Fiat EcoDrive Software Presented at Paris Motor Show

October 30th, 2008 BY njkaters | 4 Comments

Every driver interested in cutting back on fuel consumption, saving their brakes and learning to be a better motorist should be interested in Fiat’s EcoDrive software. This software was announced at the 2008 Paris Motor Show as a product that Fiat will begin to offer on a large scale by the end of this year. The EcoDrive software package is capable of analyzing a driver’s average speed, braking, gear efficiency and fuel use over thousands of miles.

Fiat’s new software requires drivers to purchase a Microsoft Blue & Me system before analyzing driving patterns. The Blue & Me is a versatile onboard unit that allows motorists to focus entirely on the road. This onboard computer provides audio for incoming text messages, access to hands-free cell phone use and compatibility with most MP3 players.

The Blue & Me features a USB port that allows drivers to transfer the EcoDrive software easily. Every motorist can download the software from their computer to a USB drive and upload EcoDrive into the Blue & Me. The software provides driving suggestions and detailed reports on fuel consumption once the USB drive is inserted back into a home computer. Fiat is also developing a social networking component through its website that will help newcomers navigate through EcoDrive reports. While Microsoft intended this unit to improve the daily commute, Fiat hopes that the Blue & Me can help reduce carbon emissions by 15 percent.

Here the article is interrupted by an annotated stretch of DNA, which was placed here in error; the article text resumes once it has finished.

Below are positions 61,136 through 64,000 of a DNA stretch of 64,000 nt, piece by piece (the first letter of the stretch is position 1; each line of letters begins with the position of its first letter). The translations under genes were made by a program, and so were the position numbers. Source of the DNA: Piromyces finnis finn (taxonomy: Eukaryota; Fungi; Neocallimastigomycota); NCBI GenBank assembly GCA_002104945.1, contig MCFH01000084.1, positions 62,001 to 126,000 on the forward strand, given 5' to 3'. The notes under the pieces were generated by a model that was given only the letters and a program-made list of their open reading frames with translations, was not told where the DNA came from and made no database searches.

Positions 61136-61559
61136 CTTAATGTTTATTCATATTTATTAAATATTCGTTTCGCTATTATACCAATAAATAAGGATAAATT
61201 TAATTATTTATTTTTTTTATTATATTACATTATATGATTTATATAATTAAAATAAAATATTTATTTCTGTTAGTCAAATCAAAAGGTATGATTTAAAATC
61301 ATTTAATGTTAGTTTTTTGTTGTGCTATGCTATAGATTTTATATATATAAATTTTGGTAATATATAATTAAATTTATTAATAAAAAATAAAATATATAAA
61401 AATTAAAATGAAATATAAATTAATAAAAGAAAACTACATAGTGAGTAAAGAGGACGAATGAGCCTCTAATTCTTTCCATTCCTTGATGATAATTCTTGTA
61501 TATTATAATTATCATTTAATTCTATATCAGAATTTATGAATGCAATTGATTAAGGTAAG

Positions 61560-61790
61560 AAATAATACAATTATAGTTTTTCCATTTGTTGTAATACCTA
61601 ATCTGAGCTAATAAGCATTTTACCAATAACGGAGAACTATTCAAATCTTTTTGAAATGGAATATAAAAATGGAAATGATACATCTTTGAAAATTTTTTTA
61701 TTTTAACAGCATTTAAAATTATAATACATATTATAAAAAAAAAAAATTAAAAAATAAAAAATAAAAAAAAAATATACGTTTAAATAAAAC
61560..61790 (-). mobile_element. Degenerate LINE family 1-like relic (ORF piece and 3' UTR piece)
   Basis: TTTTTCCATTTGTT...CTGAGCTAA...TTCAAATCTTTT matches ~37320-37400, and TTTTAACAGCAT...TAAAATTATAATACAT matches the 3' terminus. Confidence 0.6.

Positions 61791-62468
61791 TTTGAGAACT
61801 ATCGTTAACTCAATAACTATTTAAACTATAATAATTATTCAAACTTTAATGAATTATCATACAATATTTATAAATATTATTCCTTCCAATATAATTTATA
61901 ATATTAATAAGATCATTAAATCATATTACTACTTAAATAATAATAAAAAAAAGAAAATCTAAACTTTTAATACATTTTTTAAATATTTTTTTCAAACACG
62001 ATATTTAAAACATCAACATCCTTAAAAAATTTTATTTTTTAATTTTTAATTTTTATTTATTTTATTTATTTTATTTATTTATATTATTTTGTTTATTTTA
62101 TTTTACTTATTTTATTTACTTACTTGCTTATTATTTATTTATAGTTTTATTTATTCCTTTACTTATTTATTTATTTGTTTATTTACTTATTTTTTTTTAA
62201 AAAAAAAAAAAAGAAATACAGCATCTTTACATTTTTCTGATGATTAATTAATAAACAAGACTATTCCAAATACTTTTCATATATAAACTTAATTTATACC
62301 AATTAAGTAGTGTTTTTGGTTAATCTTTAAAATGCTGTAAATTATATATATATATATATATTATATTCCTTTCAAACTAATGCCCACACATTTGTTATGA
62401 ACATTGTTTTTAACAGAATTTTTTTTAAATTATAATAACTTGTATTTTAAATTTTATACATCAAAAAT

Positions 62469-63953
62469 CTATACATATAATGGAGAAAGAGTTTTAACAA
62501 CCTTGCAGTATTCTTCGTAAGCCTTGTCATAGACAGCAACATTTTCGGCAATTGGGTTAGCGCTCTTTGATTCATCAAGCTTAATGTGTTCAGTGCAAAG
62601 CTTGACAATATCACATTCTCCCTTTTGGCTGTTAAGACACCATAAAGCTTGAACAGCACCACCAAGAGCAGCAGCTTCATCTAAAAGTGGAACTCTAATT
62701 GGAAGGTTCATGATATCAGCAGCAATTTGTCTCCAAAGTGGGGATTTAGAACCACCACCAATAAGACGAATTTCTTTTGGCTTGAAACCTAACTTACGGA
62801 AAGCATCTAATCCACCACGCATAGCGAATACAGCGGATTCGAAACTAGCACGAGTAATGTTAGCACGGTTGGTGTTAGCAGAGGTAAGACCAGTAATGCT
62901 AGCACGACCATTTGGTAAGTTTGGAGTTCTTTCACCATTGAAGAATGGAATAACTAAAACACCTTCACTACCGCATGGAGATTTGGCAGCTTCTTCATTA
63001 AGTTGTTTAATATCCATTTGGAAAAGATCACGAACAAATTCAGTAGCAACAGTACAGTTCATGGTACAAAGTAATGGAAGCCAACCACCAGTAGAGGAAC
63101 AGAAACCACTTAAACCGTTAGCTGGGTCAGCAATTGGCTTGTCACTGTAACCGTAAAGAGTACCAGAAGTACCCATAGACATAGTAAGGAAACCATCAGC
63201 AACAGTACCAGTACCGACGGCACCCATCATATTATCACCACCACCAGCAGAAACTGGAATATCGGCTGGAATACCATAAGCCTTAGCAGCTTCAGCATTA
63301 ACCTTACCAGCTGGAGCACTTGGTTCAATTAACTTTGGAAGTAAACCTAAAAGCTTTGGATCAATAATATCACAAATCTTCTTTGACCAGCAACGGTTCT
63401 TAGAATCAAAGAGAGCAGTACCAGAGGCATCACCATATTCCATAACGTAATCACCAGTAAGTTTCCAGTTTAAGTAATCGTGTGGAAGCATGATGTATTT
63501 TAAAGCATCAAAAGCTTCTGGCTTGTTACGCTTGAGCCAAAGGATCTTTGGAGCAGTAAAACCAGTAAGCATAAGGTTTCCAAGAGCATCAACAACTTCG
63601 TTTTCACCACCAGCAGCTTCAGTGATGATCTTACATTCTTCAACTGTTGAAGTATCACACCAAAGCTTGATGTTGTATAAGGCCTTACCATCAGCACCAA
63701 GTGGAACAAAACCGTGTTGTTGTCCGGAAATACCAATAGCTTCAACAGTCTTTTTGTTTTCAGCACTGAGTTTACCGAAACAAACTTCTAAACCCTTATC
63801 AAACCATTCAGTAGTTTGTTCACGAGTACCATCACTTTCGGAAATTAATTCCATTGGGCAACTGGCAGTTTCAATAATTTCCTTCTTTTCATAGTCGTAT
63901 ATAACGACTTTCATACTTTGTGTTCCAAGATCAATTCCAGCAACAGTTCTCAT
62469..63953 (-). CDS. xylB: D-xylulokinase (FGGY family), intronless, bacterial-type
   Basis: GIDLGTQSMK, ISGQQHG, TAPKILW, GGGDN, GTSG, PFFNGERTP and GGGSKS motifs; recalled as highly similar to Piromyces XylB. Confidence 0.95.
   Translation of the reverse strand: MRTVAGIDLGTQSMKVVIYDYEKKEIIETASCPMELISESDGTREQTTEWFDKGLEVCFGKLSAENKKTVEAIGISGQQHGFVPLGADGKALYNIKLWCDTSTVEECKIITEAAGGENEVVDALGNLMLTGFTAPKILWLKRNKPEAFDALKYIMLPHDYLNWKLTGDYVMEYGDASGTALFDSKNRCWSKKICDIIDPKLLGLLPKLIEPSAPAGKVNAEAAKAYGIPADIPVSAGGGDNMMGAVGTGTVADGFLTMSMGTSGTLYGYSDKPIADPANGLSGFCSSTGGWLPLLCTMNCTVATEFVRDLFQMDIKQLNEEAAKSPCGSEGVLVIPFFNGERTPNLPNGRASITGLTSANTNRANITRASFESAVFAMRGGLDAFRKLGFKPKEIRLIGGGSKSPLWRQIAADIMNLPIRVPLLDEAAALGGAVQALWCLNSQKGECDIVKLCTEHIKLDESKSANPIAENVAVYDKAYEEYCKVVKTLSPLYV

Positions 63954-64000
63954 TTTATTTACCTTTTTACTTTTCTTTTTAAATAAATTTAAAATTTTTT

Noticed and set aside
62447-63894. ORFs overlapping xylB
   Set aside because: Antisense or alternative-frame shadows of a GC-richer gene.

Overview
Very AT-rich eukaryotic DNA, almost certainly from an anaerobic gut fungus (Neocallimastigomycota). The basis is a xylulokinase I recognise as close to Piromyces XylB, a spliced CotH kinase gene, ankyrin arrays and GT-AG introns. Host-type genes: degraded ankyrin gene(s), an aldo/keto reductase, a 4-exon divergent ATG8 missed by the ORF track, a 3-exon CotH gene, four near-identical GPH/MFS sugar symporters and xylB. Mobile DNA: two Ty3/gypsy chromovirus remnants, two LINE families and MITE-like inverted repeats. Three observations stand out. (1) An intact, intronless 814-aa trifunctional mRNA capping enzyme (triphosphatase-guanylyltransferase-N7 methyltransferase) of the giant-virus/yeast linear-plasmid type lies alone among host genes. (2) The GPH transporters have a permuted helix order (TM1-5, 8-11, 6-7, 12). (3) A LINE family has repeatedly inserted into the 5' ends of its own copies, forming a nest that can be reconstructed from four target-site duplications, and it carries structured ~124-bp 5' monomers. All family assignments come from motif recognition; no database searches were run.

Fiat has already started offering EcoDrive software for Fiat and Alfa Romeo models following the Paris Motor Show. Ford Motor Company has expressed interest in the EcoDrive software and other automakers are keeping an eye on Fiat’s progress. While devices like the Scan Gauge II exist to provide diagnostic reports for concerned motorists, Fiat’s EcoDrive takes the use of onboard computers to the next level.

The Paris Motor Show unveiling of EcoDrive exposes a significant gap between computer technology and the auto industry. While automakers are finding ways to accommodate MP3 players and DVD players, they have largely ignored the use of portable technology to reduce fuel consumption. The Toyota Prius is the one vehicle on the road today that comes to mind when thinking about onboard computing as a catalyst for efficient driving. If Ford, Chrysler and other motor companies want to stay competitive, they will need to copy Fiat until they have sufficient R&D capabilities to leap ahead.